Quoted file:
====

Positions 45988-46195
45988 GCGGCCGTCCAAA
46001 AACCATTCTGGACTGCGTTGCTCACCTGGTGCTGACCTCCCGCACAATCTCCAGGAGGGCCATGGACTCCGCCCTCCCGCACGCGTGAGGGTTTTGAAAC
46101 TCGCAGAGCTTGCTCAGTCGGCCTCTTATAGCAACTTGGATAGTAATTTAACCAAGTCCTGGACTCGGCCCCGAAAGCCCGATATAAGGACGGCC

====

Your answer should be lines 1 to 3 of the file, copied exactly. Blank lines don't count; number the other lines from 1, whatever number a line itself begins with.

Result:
Positions 45988-46195
45988 GCGGCCGTCCAAA
46001 AACCATTCTGGACTGCGTTGCTCACCTGGTGCTGACCTCCCGCACAATCTCCAGGAGGGCCATGGACTCCGCCCTCCCGCACGCGTGAGGGTTTTGAAAC